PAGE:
THE BOY IN THE MIRROR.
An old Chinese folktale tells the story of a young boy who had never seen a mirror before. One day while the boy was playing outside, his father brought home a mirror and hung it on the wall of the house. Sometime later, after his father had gone back out to the fields to work, the boy came home.
He saw the mirror on the wall but didn't understand what it was. He looked with fascination at the boy in the mirror. He thought his reflection was a boy who had come to play with him. He waved, and the boy in the mirror waved back. He smiled, and the boy in the mirror smiled back. He said, "Let's play!" and the boy in the mirror said, "Let's play!" at the same time.
When the boy walked out of the hut, he looked around for his new friend. But the boy in the mirror did not follow him outside. He waited, and the boy in the mirror did not come. Finally, he began to get upset. He walked back into the house and saw the boy in the mirror, just where he had left him!
"Why will you not come and play?" he said, and the boy in the mirror spoke the same words he did. Then he began to get really mad. He is mocking me! he thought. He is copying everything I say! He frowned in anger, and the boy in the mirror frowned back. He lifted his fist, and the boy in the mirror did the same. Finally, he could not control his anger any longer and threw his fist at the face of the boy in the mirror. Instead of hurting the other boy, though, his punch shattered the mirror and sliced his fist into a bloody mess.
That folktale teaches an important lesson. Our anger often hurts us more than the person at whom we're angry. Bitterness, rage, anger, and harsh words usually bring us more pain and hurt than the people we direct them toward. If you nurse a grudge against someone, you're the one whose happiness is most affected. If you hold bitterness in your heart toward someone, you're more likely to lose sleep or get an upset stomach than the other person.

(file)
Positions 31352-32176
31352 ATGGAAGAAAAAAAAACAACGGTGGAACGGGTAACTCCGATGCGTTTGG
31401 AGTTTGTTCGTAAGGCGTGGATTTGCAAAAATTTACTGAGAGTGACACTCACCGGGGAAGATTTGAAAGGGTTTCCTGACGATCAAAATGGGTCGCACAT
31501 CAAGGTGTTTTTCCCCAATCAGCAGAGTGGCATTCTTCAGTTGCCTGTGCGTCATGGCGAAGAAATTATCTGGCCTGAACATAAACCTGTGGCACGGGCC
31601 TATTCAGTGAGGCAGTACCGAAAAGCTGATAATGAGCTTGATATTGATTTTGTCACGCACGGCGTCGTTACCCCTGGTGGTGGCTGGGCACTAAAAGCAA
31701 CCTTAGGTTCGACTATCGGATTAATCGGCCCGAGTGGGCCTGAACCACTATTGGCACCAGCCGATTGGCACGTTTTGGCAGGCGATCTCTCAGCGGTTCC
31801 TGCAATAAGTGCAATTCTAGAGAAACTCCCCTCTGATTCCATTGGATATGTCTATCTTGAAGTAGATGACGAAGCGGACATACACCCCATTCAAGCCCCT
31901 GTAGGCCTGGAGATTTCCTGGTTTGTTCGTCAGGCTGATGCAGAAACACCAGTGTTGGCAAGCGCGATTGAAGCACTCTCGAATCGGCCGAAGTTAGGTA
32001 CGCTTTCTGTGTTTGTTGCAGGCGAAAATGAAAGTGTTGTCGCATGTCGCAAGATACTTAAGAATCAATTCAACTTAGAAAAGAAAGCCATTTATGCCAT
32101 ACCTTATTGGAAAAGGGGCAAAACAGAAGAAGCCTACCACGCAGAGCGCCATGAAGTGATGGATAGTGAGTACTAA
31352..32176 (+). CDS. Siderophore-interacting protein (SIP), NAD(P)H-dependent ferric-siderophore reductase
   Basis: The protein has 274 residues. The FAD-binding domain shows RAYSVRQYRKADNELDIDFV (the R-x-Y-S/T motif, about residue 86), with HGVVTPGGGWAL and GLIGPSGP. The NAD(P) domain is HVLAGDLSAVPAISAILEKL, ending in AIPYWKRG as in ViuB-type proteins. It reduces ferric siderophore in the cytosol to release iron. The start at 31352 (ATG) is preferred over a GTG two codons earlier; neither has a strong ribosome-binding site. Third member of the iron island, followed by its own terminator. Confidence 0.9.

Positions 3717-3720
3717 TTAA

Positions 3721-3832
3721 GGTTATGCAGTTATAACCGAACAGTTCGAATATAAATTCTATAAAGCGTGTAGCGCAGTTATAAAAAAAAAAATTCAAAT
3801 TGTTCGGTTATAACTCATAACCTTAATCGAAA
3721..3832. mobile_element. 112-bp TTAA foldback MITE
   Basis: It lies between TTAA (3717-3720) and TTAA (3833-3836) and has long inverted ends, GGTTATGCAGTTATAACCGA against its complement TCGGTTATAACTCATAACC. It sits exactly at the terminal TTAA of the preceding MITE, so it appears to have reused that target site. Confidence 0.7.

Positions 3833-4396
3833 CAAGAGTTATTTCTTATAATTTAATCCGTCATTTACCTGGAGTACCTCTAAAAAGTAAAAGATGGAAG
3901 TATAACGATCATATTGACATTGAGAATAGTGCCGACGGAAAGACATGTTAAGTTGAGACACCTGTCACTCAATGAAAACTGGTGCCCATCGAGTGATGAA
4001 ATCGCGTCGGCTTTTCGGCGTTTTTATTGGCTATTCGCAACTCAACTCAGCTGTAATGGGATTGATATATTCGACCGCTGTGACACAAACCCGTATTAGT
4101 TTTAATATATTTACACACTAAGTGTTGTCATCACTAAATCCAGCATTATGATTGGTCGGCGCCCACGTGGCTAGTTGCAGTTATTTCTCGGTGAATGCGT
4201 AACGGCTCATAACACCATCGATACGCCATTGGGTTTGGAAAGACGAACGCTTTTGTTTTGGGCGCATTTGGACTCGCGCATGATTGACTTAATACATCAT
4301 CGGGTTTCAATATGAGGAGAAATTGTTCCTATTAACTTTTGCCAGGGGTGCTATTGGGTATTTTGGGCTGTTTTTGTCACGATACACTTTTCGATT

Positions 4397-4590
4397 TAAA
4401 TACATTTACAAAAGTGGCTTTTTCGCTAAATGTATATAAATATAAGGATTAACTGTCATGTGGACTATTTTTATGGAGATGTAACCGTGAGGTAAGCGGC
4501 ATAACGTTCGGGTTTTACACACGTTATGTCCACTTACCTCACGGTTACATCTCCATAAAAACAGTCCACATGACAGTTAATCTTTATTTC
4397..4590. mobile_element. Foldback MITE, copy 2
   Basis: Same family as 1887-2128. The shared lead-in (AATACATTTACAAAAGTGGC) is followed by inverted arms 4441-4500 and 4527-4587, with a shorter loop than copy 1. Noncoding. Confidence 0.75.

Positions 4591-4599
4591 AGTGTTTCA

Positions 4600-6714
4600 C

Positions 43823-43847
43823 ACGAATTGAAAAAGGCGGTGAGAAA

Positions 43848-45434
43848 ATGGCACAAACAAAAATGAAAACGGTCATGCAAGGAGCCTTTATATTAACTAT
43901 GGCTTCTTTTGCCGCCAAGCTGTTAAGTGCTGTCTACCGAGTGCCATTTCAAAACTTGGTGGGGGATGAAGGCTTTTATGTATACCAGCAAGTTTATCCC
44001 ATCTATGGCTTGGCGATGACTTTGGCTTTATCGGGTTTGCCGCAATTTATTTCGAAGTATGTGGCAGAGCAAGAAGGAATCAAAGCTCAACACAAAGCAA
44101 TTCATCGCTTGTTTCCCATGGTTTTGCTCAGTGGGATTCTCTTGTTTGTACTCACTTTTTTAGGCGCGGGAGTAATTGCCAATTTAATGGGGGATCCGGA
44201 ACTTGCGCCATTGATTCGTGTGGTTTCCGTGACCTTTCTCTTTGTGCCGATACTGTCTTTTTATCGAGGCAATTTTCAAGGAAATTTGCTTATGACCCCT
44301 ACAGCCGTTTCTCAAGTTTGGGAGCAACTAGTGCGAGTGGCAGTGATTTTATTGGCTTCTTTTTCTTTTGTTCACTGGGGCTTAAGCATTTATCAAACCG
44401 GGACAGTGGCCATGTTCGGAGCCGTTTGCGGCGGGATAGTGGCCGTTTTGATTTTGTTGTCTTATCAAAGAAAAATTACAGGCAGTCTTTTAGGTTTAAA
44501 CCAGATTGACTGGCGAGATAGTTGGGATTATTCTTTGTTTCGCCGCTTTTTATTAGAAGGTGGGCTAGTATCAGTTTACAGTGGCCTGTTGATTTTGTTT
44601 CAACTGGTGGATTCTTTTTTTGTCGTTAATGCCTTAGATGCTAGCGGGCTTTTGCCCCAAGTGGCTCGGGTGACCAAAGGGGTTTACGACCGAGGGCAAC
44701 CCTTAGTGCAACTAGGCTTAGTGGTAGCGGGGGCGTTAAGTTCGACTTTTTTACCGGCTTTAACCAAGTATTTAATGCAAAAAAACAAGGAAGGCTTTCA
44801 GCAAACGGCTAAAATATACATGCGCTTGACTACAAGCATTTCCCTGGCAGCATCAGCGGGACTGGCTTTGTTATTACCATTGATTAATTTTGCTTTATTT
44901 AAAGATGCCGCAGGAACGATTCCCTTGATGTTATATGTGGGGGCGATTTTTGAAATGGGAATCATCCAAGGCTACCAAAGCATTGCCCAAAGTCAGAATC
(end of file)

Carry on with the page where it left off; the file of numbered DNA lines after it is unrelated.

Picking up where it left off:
That's one reason God wants us to learn self-control. It is so much better to control our anger instead of letting our anger control us. That doesn't mean that anger is always wrong (it's right to be angry at evil, for example). But it does mean that self-control is always right.
REFLECT: Do you have trouble controlling your temper? Does your anger ever get out of control? Have you gotten rid of "all bitterness, rage, anger, harsh words, and slander, as well as all types of malicious behavior" (Ephesians 4:31)? If not, are you ready to ask God to help you develop self-control in this area?
PRAY: "Dear God, please help me by your Holy Spirit's power to control my anger instead of letting my anger control me. Make me kind, tenderhearted, and forgiving toward others, just like you've been toward me."